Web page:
fundamental backdrop is more supportive of a longer-term
of gold's strength and the dollar's weakness, rather than a reversal of those trends.
A few months back, I bought shares in the
Tocqueville Gold fund, and my only regret is not putting my money where my mouth is even sooner. I'm also still long the
Rydex Tempest 500 fund as a long-term hedge against weakness in U.S. equities.
Still, a short-term setback for gold and strength for the dollar seem likely, purely on the basis of technical conditions, one reason why I still think the next few weeks are likely to be favorable for equities, with Monday perhaps being the onset of such a move.
Other Notes and Notables
Factors aiding the advance included strong overnight gains by European bourses as well as positive comments about U.S. stocks by Ian Scott, head of European equity strategy at Lehman Brothers, and Peter Oppenheimer, European equity strategist at Goldman Sachs. Also, Merrill Lynch added
to its Focus One list.
H-P rose 2.4%, but its positive impact on the Dow was far outstripped by gains for its fellow tech components,
. In the absence of any major news on fundamentals, big-cap tech names rallied strongly; the Nasdaq 100 rose 3.6%, the Merrill Lynch High-Tech 100 gained 3.5%, and the Philadelphia Stock Exchange Semiconductor Index rallied 5.3%.
The New York transit workers calling off (or at least postponing) the strike originally planned for midnight Monday may have also helped buoy spirits on Wall Street. Major equity exchanges are based in Manhattan, and concerns about a potential strike may have weighed more heavily on sentiment late last week than was generally acknowledged (here included).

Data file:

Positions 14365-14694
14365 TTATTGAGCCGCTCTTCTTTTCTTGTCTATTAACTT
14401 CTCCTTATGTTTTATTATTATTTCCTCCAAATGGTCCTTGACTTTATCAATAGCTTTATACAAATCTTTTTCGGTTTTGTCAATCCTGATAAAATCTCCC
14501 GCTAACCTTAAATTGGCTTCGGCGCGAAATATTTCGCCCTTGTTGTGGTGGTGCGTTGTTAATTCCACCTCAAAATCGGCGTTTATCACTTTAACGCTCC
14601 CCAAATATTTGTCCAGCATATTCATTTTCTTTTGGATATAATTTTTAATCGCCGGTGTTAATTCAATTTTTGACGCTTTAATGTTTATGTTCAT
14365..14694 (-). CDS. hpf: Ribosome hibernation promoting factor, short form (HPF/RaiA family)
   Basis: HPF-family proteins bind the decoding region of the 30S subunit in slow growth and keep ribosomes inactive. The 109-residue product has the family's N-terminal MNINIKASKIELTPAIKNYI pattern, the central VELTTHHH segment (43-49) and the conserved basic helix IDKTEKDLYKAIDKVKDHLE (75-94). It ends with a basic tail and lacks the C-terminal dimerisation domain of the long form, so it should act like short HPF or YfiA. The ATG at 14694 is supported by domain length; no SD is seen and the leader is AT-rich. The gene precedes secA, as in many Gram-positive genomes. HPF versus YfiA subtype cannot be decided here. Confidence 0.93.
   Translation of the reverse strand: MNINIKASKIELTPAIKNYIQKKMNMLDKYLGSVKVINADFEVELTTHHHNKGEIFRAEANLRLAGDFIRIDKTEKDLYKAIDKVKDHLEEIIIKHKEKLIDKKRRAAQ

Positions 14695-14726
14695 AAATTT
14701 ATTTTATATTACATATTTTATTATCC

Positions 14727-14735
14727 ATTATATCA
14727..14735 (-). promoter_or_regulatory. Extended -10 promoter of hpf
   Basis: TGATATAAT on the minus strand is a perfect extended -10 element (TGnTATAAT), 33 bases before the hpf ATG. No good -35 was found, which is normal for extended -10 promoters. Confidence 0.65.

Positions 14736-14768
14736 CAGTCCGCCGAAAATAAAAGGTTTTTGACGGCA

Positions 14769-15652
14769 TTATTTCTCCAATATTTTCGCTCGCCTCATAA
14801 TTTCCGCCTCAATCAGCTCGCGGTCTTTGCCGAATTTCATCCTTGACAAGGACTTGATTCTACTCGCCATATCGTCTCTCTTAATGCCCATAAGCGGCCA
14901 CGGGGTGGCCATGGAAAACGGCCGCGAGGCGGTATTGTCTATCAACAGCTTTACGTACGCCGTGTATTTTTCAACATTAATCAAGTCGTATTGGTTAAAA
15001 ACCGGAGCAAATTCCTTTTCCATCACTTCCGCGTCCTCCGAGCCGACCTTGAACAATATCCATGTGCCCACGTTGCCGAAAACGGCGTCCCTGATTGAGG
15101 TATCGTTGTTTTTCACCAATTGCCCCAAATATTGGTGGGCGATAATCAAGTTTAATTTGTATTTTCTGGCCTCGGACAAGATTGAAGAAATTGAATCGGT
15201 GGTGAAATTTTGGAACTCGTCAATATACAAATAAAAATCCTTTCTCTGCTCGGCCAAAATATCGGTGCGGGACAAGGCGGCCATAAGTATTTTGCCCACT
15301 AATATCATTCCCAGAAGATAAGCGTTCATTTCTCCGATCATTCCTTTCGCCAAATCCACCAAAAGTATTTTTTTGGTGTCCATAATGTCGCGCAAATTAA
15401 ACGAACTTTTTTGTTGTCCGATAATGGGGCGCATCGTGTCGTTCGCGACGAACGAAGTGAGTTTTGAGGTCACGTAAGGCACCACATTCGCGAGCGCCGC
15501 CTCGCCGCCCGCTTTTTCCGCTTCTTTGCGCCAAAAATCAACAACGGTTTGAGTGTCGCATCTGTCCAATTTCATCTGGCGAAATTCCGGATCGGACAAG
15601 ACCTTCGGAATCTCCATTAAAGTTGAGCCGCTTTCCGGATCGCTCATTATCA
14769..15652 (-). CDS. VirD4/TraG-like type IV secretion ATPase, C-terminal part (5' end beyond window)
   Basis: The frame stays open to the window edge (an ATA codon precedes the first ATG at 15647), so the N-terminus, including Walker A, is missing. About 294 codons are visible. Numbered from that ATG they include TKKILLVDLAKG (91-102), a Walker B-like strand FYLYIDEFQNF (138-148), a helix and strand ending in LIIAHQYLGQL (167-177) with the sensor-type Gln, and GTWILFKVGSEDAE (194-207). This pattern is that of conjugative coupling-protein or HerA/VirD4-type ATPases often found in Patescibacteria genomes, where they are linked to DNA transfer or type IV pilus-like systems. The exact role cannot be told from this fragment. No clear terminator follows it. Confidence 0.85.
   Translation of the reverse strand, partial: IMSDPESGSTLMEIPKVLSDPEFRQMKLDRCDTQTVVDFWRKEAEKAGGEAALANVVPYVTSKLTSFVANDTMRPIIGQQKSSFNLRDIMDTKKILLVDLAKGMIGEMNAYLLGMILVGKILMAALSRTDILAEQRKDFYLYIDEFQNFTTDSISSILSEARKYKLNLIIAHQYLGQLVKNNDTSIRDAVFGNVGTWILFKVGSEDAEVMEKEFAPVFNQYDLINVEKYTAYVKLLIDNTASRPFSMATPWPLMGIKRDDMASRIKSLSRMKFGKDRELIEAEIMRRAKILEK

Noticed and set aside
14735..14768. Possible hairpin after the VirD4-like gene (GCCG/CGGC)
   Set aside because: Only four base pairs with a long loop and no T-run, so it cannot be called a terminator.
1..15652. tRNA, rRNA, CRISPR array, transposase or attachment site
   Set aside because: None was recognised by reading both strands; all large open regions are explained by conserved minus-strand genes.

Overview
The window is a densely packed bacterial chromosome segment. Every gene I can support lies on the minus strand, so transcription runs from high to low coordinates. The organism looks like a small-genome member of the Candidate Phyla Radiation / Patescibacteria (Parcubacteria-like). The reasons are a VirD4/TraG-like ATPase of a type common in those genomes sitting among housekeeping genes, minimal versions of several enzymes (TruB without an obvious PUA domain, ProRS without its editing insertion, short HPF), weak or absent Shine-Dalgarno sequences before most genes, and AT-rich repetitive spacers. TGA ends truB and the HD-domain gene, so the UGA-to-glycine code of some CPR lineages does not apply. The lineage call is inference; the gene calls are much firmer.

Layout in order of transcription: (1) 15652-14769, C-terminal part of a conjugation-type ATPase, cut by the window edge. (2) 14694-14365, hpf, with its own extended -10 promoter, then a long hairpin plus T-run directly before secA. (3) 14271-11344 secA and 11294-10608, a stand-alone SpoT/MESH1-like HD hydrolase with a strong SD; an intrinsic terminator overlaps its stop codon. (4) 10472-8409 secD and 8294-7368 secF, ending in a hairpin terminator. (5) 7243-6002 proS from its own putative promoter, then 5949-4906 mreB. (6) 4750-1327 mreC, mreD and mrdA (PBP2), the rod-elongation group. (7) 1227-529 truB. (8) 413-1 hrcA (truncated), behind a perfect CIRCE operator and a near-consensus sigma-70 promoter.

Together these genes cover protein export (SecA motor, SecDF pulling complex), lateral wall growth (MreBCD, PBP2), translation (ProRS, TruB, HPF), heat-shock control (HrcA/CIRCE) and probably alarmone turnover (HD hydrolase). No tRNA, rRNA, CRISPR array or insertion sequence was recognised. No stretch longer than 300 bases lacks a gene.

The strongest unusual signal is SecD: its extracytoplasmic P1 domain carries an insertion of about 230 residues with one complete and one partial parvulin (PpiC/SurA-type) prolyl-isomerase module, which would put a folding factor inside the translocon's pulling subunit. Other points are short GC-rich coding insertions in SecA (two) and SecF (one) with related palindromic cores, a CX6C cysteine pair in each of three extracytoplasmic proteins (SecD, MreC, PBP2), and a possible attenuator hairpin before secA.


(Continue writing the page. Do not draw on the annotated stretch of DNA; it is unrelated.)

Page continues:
Finally, there was some talk about the market reacting positively to news that Al Gore is not going to run for president in 2004. "Gore's move raises the chances that President Bush will have an easier route in winning a second term in two years. A positive for the markets," commented
Perhaps other traders were thinking along the same lines. Still, I'm hard-pressed to envision Gore defeating President Bush when he couldn't best
Bush in the Electoral College, as I posted on
Columnist Conversation. (It's been raining like crazy for days now, and I'm feeling a little feisty.)
Gore stepping down raises the possibility (however remote) that "someone else" will emerge to lead the Democrats out of the wilderness. Who at this point in 1990-91 envisioned little-known Arkansas Gov. Bill Clinton besting Papa Bush in 1992?
If Gore stepping aside helped the market, which I doubt, maybe it's because some folks are thinking this could lead to Bush being defeated. Yes, Bush "inherited" a lot of bad economic tidings, as well as 9/11, but stocks haven't fared so well thus far during his presidency, especially compared with the eight years of Clinton/Gore.
That last point sparked tremendous feedback from readers, as mixing politics with the religion of money always makes a combustible cocktail. There is no time to delve into the subject, but perhaps we will in a future column.
Aaron L. Task writes daily for TheStreet.com. In keeping with TSC's editorial policy, he doesn't own or short individual stocks, although he owns stock in TheStreet.com. He also doesn't invest in hedge funds or other private investment partnerships. He invites you to send your feedback to
Aaron L. Task.